High-risk drivers cause third of crashes - report

The report found high-risk drivers were at fault in 35 per cent of crashes between 2005 and 2009. File photo / APN
The report found high-risk drivers were at fault in 35 per cent of crashes between 2005 and 2009. File photo / APN

One in three road deaths are caused by speeding, young and repeat drunk drivers, according to a new report released by Transport Minister Steven Joyce.

The Ministry of Transport report shows that between 2005 and 2009 642 people were killed in crashes where high-risk drivers were at fault.

The report defines high-risk drivers as unlicensed and disqualified drivers, those with previous speed and alcohol offences, or those who drive over the legal alcohol limit, evade enforcement or take part in illegal street racing.

Those drivers were at fault in 35 per cent of fatal crashes, the research shows.

Drivers under 30 were the highest contributors to the high-risk group, causing more than 52 per cent of fatal crashes.

Almost half of the high-risk drivers aged 15 to 19 had driven outside the rules of their licence. Another 14 per cent were also driving over the legal blood-alcohol limit.

"The Government is taking steps to crack down on these drivers to ensure their reckless actions don't put the rest of us at risk," Mr Joyce said

The minister also released an addition to the report showing that when at-fault young drivers who were not already classified as high risk were added to high-risk drivers, together they comprised 53 per cent of at-fault drivers in fatal crashes and 48 per cent of at-fault drivers in fatal and serious injury crashes.

"These two groups together cause about half of the deaths and serious injuries on our roads," Mr Joyce said.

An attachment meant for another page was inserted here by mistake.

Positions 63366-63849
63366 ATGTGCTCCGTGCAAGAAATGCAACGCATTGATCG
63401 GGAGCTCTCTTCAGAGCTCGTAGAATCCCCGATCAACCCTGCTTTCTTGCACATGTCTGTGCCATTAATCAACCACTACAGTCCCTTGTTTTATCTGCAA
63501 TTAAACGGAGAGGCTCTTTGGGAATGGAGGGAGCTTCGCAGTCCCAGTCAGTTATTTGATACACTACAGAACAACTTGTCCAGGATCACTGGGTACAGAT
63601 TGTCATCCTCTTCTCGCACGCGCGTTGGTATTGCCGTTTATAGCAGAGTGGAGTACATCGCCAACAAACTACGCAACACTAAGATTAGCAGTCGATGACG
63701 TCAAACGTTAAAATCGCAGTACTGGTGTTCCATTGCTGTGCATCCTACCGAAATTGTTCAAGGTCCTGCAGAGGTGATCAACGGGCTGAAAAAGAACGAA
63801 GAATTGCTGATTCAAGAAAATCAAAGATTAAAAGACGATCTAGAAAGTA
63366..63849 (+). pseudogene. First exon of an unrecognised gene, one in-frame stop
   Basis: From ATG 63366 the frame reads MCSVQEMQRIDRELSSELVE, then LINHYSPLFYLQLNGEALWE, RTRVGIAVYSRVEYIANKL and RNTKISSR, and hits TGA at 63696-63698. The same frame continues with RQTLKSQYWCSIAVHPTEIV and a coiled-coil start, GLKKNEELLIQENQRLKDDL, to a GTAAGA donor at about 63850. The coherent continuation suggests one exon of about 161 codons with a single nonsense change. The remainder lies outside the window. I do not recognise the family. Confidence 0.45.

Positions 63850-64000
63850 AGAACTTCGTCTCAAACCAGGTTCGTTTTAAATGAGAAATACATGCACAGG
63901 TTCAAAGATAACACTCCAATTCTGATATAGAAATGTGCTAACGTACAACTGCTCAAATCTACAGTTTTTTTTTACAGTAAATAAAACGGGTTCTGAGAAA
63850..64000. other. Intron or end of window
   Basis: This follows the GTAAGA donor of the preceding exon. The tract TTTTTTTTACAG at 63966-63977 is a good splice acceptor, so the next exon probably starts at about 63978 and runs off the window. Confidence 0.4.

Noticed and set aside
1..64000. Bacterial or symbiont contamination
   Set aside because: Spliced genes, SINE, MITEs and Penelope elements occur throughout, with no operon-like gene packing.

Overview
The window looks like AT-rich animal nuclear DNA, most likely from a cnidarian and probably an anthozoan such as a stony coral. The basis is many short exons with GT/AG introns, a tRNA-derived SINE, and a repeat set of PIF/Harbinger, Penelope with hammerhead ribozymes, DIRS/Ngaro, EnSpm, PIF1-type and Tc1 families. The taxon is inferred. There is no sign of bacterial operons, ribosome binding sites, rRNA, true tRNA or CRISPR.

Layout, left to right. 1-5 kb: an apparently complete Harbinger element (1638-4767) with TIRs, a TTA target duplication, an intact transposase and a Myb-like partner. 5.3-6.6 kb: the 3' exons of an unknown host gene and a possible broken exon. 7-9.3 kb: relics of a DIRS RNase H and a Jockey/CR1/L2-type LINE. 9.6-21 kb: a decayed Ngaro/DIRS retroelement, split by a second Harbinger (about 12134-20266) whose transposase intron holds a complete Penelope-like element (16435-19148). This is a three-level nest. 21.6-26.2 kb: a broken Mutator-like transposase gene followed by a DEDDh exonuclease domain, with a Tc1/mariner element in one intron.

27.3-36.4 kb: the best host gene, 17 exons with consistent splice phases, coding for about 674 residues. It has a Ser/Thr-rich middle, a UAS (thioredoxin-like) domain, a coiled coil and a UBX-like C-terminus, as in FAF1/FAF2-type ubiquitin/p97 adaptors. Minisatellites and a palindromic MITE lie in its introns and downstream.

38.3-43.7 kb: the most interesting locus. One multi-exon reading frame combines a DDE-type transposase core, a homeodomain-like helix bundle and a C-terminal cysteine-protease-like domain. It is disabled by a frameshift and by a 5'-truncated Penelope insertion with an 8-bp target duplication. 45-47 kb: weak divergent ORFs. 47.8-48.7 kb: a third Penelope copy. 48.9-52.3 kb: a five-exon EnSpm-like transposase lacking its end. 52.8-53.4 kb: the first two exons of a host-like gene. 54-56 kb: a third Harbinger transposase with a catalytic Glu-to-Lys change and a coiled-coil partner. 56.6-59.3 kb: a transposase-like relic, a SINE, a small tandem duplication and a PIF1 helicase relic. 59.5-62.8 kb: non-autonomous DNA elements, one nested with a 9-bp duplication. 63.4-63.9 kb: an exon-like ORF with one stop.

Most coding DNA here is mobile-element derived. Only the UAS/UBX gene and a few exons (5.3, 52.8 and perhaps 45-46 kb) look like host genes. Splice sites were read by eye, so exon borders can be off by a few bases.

He said the Government was introducing initiatives to help reduce the impact of high-risk drivers and young drivers, as part of its Safer Journeys road safety strategy.

These included a zero drink drive limit for young drivers and repeat drink drivers; raising the driving age; tougher licensing tests for new drivers; tougher penalties for repeat drink drivers; and doubling the prison penalties for dangerous drivers who cause death.

The figures in the report showed that deaths and injuries on the roads could be reduced by targeting these groups, Mr Joyce added.

The Ministry of Transport was also investigating the potential for vehicle power restrictions for young drivers.

Last year, the Government also improved police powers to tackle illegal street racing and the anti-social use of vehicles.

The report comes after three people were killed and two critically injured in a crash involving teenagers north of Tauranga on Friday night.


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